Advertisement

Joram review – old and new worlds collide in pressure cooker man and baby-hunt

<span>Photograph: PR</span>
Photograph: PR

Where many thrillers programmatically crank up tension with every scene and every beat, Devashish Makhija’s third feature feels different; this manhunt is weighed down by an almost agonised oppressiveness. Joram’s protagonist Dasru (Manoj Bajpayee) is barely able to choose a course of action until compelled out of desperation, and his police pursuer Ratnakar (Mohammed Zeeshan Ayyub) is not much better. There’s no escape in this pressure cooker from omnipresent societal exploitation and cynicism – with only Makhija’s compassion for the marginalised to compensate.

A tattooed member of the “scheduled tribes” from the eastern state of Jharkhand, Dasru lives in exile as a Mumbai labourer. When Phulo Karma (Smita Tambe), a tribal leader from the same region, pitches up on his construction site electioneering, she recognises him from his former life: a jungle rebel fighting against the appropriation of local lands by her husband’s iron-ore mining outfit. Dasru is bewildered when he comes home to find his wife Vaano (Tannishtha Chatterjee) brutally murdered and trussed upside down, forcing him to flee into the streets with his three-month-old daughter Joram in a sling.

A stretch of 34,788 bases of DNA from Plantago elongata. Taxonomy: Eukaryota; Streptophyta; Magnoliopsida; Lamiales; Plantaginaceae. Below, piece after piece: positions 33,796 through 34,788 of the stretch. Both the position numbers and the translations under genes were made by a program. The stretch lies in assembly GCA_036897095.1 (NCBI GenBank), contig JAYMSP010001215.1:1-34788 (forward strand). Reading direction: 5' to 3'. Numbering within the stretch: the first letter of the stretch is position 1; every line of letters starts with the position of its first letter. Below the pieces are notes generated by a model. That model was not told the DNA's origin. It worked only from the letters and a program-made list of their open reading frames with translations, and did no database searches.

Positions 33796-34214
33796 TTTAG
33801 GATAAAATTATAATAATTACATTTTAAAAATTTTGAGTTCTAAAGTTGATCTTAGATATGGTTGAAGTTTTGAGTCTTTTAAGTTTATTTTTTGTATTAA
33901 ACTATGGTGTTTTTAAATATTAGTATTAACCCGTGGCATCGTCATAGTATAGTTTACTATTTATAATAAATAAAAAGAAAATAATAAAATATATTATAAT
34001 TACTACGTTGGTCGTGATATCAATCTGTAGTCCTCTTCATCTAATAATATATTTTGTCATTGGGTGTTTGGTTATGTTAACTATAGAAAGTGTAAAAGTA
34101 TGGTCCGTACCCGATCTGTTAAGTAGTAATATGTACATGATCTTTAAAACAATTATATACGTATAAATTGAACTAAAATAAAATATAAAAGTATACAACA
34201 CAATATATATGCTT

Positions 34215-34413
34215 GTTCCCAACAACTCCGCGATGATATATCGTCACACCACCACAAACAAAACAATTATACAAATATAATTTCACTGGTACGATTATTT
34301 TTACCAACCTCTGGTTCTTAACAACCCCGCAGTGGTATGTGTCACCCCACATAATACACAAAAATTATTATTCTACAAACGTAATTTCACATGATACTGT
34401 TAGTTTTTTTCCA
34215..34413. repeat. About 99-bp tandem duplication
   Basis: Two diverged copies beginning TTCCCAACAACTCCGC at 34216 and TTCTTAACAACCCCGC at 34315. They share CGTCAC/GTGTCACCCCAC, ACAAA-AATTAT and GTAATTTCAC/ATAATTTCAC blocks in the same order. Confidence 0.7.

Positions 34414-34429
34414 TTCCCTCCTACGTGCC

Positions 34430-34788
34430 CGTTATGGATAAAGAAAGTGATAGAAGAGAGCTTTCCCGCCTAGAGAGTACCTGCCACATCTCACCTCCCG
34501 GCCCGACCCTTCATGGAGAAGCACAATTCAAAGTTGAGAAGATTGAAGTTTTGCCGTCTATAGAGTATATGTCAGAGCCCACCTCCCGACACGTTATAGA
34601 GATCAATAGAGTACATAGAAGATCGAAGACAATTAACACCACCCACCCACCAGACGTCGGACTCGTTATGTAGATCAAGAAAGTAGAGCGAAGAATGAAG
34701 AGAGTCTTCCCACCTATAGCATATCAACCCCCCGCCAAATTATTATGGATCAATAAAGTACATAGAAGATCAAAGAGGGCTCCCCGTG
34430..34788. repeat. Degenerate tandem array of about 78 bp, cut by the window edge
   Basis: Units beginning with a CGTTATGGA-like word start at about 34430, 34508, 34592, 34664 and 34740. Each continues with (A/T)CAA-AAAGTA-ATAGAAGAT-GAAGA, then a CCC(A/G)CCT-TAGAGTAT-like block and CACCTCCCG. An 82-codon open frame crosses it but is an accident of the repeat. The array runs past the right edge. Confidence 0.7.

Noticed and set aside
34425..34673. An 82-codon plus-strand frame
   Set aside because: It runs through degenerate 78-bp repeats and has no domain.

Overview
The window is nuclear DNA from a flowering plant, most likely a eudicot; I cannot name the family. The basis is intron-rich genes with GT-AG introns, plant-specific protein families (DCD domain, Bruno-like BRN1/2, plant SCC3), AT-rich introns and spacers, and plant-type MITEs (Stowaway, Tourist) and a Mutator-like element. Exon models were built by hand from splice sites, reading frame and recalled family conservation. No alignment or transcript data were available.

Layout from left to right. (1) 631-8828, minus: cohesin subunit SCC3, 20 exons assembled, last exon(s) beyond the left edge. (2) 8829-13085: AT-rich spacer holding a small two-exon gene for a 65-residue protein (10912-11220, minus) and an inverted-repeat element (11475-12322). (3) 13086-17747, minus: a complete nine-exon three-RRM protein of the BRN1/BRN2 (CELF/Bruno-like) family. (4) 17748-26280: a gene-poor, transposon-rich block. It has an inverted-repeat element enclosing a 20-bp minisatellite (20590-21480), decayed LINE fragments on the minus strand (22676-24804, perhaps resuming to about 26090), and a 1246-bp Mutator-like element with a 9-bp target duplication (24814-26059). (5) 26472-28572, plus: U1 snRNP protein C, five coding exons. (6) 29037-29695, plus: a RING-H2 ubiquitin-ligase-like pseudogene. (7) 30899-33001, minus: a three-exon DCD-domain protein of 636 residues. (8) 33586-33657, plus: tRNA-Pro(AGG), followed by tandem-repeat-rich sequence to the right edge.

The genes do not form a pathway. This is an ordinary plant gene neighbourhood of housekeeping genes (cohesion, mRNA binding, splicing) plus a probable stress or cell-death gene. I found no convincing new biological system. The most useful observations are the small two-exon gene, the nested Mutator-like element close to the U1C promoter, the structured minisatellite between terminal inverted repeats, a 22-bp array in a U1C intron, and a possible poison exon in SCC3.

Dasru makes a beeline for his Jharkhand heartland, with Ratnakar browbeaten into following. But the chase is all the more convincing because of how shambolic it is, with the setpieces seeming hapless and improvised. It amounts to a reduction of options, not a Hollywood-esque building climax, especially in a riveting sequence in a set of train corridors. Makhija shoots the urban clutter of half-built tower blocks and railway sidings with a jittery noirish lustre, and later loosens up into satire to burnish the theme of “progress” encroaching on rural life. The bent Jharkhand cops, in a region known for totemic tree worship, all keep their mobile phones in little cages attached to one.

This downhill rolling tussle between the modern and the traditional always keeps an eye on a mythic horizon; for example, in the baleful sight of a tree with a terrible meaning as the only thing left standing in a blasted quarry. Tambe holds a formidable death stare as the vengeful magnate, and Ayyub is also good as the empathic Ratnakar. But Bajpayee, who broke out in the gritty 1998 gangster epic Satya, is made for clammy realism; largely mute, clasping his baby bundle, recoiling in panic as his eyes try to flee his head, he is like a refugee from Fritz Lang’s M. A plea on behalf of India’s dispossessed.

• Joram is released in cinemas on 8 December.